Review: Psychopomp and Cirumstance by Adrean Messmer

Thank you to Sage’s Blog Tours for providing an eBook copy of Psychopomp and Circumstance by Adrean Messmer so I could participate in this blog tour with the following review.
I cannot begin this review without first addressing this amazing cover art. It took me back to a time when I was thoroughly unsettled by the Scary Stories to Tell in the Dark artwork, yet could not look away. It pairs very well with the story found inside.

It starts off with a mysterious Facebook post by Nell. She can’t recall writing it, nor does she even understand the reference to something called the Sewercide Man. She is quickly able to do some damage control before her friends see it and question her sanity. Nell proceeds to do what most of the newly graduated kids in the town of Bandon do, go party at Zack’s house. It seems that Nell and her group of friends (frienemies?) are the ones who have no clear plan on what path to take now that they no longer have high school to wake up for.

The Sewercide Man begins to make his presence known first to Nell through visions of his creepy crooked face and disheveled umbrella. As he makes his appearances more frequently, a virus-like wave of violent behavior takes over the town. We find out that the Sewercide Man is a deceased serial killer who terrorized Bandon many years before. His moniker made up by Nell’s friend, Kelly, as a child which she has uttered to no one. As you make your way through the novel, you get a point of view from several of the group and their run-ins with this sickness of murder, and what now seem to be somewhat cognizant zombie versions of their friends and other folks around town. We are left with our head spinning over who is really dead, who is going to make it, who is a disease induced hallucination?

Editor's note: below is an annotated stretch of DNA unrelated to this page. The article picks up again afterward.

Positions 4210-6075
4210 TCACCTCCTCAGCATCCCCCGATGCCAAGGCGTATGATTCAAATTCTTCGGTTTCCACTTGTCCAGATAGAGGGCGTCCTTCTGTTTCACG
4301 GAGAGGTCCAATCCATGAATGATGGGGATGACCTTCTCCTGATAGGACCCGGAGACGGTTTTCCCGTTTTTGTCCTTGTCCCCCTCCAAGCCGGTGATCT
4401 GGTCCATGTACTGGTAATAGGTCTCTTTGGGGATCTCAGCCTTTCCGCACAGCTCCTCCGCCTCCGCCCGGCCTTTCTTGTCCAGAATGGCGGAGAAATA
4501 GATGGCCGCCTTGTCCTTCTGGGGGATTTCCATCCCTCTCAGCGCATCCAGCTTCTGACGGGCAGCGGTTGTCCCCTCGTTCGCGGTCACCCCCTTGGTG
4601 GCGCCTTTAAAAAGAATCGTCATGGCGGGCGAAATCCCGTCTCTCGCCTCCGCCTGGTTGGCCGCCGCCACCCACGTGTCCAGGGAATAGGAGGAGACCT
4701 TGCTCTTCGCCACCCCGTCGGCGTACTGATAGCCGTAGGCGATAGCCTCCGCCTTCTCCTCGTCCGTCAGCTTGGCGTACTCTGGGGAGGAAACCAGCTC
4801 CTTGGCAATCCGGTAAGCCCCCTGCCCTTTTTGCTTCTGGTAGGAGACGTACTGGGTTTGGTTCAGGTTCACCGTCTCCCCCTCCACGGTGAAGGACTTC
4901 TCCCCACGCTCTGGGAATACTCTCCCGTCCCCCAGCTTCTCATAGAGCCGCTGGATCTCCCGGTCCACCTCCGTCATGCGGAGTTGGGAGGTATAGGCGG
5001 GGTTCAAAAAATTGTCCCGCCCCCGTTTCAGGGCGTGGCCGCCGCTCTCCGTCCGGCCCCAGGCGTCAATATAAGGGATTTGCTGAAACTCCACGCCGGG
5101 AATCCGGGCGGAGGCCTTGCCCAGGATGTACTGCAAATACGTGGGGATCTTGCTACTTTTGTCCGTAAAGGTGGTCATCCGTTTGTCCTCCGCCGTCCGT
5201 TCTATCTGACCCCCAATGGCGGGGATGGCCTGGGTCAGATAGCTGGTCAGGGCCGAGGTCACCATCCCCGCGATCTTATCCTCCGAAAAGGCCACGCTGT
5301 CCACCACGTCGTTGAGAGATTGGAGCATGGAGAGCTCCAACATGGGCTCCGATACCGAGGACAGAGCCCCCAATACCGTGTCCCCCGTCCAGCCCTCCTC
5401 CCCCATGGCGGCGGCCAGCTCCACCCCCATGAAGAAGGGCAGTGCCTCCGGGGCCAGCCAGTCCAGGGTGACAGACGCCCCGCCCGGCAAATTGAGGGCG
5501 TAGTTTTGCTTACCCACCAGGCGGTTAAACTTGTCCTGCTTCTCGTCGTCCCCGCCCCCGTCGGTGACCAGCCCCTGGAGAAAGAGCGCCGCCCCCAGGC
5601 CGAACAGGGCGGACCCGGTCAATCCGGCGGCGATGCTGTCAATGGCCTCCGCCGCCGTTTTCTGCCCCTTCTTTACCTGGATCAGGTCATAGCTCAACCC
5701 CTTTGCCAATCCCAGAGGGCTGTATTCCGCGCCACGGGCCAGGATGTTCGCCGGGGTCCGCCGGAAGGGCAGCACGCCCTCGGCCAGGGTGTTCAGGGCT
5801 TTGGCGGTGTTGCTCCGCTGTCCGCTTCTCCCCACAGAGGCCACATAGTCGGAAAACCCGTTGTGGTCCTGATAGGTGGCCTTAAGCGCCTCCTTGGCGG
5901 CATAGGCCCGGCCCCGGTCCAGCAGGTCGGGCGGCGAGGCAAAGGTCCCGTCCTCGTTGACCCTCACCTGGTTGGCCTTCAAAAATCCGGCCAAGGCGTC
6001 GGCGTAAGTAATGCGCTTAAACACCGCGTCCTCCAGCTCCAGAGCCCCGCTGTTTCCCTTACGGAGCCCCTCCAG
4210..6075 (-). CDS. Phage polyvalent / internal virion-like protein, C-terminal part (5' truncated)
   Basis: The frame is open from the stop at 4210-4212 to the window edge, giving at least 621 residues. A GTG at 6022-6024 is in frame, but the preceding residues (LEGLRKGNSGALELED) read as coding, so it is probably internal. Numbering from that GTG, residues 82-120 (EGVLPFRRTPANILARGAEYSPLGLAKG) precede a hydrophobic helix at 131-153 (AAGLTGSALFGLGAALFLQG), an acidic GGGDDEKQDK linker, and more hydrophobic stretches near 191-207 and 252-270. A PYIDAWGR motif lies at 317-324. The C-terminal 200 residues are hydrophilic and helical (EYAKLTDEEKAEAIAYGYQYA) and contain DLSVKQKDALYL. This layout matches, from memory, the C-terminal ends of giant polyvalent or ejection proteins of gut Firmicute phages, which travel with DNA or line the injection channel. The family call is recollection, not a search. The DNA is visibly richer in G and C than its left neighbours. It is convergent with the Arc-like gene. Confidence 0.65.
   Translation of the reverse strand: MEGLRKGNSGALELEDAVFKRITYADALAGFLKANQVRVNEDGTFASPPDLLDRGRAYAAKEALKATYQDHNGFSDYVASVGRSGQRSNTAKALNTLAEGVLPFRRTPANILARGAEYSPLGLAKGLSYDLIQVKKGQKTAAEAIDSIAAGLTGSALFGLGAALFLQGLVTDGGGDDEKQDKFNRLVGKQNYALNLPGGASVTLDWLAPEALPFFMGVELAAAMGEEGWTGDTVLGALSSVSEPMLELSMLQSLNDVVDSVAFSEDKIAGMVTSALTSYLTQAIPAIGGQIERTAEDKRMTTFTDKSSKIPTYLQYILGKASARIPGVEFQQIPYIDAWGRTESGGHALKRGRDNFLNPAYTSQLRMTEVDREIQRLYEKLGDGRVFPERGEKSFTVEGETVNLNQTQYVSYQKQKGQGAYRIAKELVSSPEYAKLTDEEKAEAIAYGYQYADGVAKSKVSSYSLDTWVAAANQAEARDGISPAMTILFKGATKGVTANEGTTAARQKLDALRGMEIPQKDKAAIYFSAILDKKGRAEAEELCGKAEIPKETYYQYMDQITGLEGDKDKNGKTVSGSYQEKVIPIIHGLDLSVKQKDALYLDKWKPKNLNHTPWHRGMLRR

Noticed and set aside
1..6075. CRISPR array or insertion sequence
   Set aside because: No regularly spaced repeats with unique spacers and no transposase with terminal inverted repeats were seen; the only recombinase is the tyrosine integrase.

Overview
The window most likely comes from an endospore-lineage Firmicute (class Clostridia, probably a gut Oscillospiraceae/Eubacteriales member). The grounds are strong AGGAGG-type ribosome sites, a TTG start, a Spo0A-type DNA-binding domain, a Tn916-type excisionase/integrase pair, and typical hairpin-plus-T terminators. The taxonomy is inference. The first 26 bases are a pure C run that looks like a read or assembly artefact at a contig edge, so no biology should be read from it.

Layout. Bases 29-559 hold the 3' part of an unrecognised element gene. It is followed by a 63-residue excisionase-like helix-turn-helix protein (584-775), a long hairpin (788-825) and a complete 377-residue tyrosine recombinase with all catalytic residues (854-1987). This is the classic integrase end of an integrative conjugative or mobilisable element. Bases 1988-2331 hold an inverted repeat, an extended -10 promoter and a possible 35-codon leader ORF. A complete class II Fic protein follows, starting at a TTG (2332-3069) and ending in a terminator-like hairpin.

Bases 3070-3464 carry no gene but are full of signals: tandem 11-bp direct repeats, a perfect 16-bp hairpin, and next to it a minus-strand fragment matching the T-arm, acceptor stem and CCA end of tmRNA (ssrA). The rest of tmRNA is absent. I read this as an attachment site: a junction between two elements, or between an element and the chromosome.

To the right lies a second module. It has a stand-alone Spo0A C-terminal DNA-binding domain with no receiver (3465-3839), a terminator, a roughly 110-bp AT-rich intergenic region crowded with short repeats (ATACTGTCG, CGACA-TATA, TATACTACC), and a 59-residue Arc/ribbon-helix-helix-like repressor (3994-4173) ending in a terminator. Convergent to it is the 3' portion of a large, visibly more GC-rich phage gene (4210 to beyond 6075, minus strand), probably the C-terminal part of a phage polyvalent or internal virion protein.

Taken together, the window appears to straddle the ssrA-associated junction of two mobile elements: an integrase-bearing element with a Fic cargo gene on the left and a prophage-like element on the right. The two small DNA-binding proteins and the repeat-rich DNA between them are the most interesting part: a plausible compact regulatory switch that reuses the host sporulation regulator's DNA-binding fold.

The book was a quick read and I really did not want to put it down. However, it did come with a couple of faults. There may have been a touch too many POVs, thus making it a little hard to keep up with who was dating who or why someone was seeking another’s home in refuge. I would also like to see more care with the transgender character. I think the trope of finding out someone is trans by surprise through a sex scene needs to be retired out of respect for the trans community.

We have a lot of work to do in supporting women in publishing, but especially when that genre is horror. I am excited to see what Adrean Messmer puts on the page next.